Day 050 - Expressing yourself

Submitted by Sam on 10 July, 2011 - 01:36

We can never verbally express exactly what we are thinking at any given moment, because to do so would require articulating the states of agencies that we are not actually conscious of, let alone able to describe using language agencies. 'What I am currently thinking' can therefore only ever be an expression of higher-level agencies, and therefore only a partial indication of the global brain state, leaving out a description of its non-verbal emotions and thought-processes. In endeavouring to translate the states of the brain that we are consciously aware of into language, there is also an inevitable time delay, implying that any expression of the 'current' state is either an anticipation of what higher-level agencies will be doing by the time the description is vocalized, or a reflection as to what they were doing 'just now'. By the time you have expressed what you were thinking, your state of mind has changed, and new thoughts have been formed as a result of this attempt at introspection and expression.

The same problems occur when we try to express an idea to someone else; we often end up not entirely saying what we 'meant'. This is because if the idea pre-exists in our brain as some kind of structure, it is not necessarily going to be a definite, fixed structure that language agents can easily reformulate into an easily transmittable description – not least because some parts of the idea may be reliant on interactions with a rapidly changing network of agencies whose subtle interactions are not accessible to conscious thought or linguistic expression. In order to try to express the idea then, the language agencies in the brain must hypothesize about the states of these linguistically-inaccessible states, attempting to reformulate them into words. This process inevitably oversimplifies the transmission of the mental state necessary to recreate the idea in its true essence, perhaps leading to a loss of nuance and full comprehension.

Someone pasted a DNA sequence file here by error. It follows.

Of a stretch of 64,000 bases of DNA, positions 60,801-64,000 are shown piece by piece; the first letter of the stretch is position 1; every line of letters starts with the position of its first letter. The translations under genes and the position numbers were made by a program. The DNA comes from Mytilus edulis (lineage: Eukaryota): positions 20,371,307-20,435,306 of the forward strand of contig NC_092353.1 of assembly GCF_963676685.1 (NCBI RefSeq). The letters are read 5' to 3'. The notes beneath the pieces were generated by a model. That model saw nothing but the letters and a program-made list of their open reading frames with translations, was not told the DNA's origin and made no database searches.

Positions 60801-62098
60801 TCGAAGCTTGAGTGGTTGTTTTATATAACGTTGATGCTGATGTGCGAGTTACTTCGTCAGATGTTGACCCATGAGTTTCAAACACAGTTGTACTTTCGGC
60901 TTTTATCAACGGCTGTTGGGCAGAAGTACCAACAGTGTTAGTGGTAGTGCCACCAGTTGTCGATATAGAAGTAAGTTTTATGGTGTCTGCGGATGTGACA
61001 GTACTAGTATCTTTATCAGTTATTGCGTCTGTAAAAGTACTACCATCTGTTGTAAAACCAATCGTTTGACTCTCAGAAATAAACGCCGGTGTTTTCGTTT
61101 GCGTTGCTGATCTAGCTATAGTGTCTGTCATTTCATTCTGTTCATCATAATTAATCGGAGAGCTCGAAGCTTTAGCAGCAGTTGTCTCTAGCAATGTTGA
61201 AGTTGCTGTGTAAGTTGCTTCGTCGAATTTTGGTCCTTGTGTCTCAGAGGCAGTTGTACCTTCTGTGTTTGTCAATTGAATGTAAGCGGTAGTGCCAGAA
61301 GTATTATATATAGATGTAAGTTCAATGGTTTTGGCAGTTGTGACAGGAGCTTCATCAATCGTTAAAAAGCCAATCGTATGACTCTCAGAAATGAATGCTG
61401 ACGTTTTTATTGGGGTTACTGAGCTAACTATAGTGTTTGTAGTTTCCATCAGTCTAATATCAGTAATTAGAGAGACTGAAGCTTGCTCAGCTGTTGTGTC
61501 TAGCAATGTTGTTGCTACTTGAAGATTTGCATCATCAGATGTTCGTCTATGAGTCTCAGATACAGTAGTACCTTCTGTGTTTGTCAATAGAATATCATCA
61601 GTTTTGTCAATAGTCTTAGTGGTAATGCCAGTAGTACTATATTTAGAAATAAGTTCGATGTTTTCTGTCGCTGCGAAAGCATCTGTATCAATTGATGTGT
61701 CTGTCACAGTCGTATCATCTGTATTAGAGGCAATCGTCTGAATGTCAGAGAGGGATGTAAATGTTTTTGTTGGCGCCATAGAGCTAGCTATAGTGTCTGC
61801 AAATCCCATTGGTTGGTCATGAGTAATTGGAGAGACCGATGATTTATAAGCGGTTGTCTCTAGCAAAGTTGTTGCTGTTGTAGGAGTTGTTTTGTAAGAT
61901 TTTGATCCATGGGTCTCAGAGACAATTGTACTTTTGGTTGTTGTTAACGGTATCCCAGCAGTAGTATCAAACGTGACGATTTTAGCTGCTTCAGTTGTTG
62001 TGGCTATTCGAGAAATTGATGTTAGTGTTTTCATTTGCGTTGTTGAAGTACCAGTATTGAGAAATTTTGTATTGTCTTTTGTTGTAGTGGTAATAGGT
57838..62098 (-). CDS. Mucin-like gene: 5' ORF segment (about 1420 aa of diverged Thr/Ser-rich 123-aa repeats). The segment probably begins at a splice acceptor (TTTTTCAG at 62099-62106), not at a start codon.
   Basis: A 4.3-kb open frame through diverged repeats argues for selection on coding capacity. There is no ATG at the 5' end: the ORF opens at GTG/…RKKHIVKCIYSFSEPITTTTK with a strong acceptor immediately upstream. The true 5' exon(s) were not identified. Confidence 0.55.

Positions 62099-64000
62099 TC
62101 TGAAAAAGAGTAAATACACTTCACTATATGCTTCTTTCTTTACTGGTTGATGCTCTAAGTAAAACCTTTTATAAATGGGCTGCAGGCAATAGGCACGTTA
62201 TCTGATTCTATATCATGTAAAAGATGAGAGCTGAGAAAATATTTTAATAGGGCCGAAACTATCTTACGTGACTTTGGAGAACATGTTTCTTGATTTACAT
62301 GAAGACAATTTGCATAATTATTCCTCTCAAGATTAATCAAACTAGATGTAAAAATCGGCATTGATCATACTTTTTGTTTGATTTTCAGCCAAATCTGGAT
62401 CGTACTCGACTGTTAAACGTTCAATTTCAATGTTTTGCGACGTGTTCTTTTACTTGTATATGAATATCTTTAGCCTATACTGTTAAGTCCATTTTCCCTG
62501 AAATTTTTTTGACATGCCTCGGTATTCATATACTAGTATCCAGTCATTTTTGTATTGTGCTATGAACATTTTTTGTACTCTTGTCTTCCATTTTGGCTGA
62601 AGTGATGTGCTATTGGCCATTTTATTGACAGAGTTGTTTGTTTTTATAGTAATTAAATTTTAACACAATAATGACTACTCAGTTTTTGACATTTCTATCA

The best descriptions work by using words which decompress in the mind of the reader or the listener, activating a whole series of networks and associations, both conscious and unconscious, which expand into a recreation of the original 'meaning' in its purest sense, activating both the language areas associated with the original idea and those attendant agents which were not expressed verbally. Through the reassembly of the words using the listener or reader's own personal lexicon of inferences and definitions, a similar structure to that of the original idea can be rebuilt in the 'receiving' mind, even though it is only ever a representation or reformulation of the original neuronal activity that constituted the first idea.

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